Western Kentucky University

Poster Title

Novel Self-Patented Gold Nanoparticle Synthesis, Characterization and Antibacterial Susceptibility Testing

Institution

Western Kentucky University

Abstract

With soaring increase in the cases of multi-drug resistant (MDR) bacteria all over the world, we are on the verge of entering post-antibiotic era if no immediate action is taken against this global crisis. As an alternative route to modify current commercial antibiotics, we made an attempt to design an array of effective antibacterial agents involving gold nanoparticles (AuNPs) conjugated to an antibiotic, like those of the aminoglycoside, cephalosporin, and carbapenem drug classes. Due to recent emergence of infections due to both Gram-positive and Gramnegative bacterial strains with advanced patterns of antimicrobial resistance bactericidal agents such as these are being view as a prime candidates for further development and augmentation. Unlike conventional methods, a unique self-patented green process was used for AuNPs synthesis wherein the antibiotic assists in both reducing and stabilizing the AuNPs resulting in antibiotic conjugated gold nanoparticles (Ab-AuNPs) which were morphologically characterized using transmission electron microscope (TEM), UV-Vis spectroscopy, scanning electron microscopy/energy-dispersive X-ray spectroscopy (SEM-EDS), and dynamic light scattering (DLS). The presence of ligand (antibiotic) onto AuNPs was confirmed using TGA analysis. Antibacterial efficiency was evaluated on Gram-positive and Gram-negative bacterial strains using turbidmetric and spread plate assay. AuNPs activity was further confirmed with propidium iodide assay. Super-thin cross-sections of bacteria treated with Ab-AuNPs observed under TEM showed bactericidal activity by causing perforations and disturbing the cellular environment leading to cell lysis and apoptosis. The minimum inhibitory concentrations (MIC) of Ab-AuNPs were significantly less when compared to pure antibiotic drugs. This finding supports the idea of synergistic activity of Ab-AuNPs.

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Novel Self-Patented Gold Nanoparticle Synthesis, Characterization and Antibacterial Susceptibility Testing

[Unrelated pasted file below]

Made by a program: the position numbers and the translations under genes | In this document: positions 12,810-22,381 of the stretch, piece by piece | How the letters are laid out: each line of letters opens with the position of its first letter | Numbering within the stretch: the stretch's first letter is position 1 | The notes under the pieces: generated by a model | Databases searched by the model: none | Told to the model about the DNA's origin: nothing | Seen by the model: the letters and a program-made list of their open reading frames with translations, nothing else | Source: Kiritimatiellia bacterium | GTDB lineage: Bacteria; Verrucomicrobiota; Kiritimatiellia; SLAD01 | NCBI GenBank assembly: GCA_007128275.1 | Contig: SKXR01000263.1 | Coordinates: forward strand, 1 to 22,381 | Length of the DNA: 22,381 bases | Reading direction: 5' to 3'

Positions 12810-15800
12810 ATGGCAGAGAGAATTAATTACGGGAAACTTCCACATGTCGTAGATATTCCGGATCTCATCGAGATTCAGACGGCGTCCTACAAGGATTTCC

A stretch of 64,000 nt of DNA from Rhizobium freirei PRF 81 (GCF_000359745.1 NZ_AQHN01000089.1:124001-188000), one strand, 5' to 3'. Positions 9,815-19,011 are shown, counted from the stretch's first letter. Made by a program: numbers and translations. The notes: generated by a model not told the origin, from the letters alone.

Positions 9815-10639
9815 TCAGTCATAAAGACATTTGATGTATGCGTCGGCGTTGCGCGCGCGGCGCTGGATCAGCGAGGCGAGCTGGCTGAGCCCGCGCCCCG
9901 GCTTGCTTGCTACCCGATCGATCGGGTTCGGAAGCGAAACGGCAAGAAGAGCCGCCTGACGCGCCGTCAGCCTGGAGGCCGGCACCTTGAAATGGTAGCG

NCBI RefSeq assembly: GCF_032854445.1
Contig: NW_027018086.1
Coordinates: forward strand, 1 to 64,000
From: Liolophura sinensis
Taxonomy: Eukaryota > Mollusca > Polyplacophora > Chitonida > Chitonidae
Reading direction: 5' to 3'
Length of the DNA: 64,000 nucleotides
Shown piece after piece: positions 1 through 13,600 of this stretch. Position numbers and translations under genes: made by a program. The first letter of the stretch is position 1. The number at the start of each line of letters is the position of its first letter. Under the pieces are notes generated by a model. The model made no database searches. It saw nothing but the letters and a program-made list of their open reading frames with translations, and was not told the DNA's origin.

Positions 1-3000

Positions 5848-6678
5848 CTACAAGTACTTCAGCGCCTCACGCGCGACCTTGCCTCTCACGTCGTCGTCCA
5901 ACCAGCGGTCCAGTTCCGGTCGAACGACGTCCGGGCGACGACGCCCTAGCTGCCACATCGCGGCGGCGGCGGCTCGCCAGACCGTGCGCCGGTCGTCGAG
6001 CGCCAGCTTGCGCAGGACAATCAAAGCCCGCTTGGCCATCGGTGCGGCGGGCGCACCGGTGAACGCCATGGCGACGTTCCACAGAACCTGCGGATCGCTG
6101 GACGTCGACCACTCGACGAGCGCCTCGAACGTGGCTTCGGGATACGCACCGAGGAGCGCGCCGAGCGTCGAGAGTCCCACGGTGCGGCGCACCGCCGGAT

With soaring increase in the cases of multi-drug resistant (MDR) bacteria all over the world, we are on the verge of entering post-antibiotic era if no immediate action is taken against this global crisis. As an alternative route to modify current commercial antibiotics, we made an attempt to design an array of effective antibacterial agents involving gold nanoparticles (AuNPs) conjugated to an antibiotic, like those of the aminoglycoside, cephalosporin, and carbapenem drug classes. Due to recent emergence of infections due to both Gram-positive and Gramnegative bacterial strains with advanced patterns of antimicrobial resistance bactericidal agents such as these are being view as a prime candidates for further development and augmentation. Unlike conventional methods, a unique self-patented green process was used for AuNPs synthesis wherein the antibiotic assists in both reducing and stabilizing the AuNPs resulting in antibiotic conjugated gold nanoparticles (Ab-AuNPs) which were morphologically characterized using transmission electron microscope (TEM), UV-Vis spectroscopy, scanning electron microscopy/energy-dispersive X-ray spectroscopy (SEM-EDS), and dynamic light scattering (DLS). The presence of ligand (antibiotic) onto AuNPs was confirmed using TGA analysis. Antibacterial efficiency was evaluated on Gram-positive and Gram-negative bacterial strains using turbidmetric and spread plate assay. AuNPs activity was further confirmed with propidium iodide assay. Super-thin cross-sections of bacteria treated with Ab-AuNPs observed under TEM showed bactericidal activity by causing perforations and disturbing the cellular environment leading to cell lysis and apoptosis. The minimum inhibitory concentrations (MIC) of Ab-AuNPs were significantly less when compared to pure antibiotic drugs. This finding supports the idea of synergistic activity of Ab-AuNPs.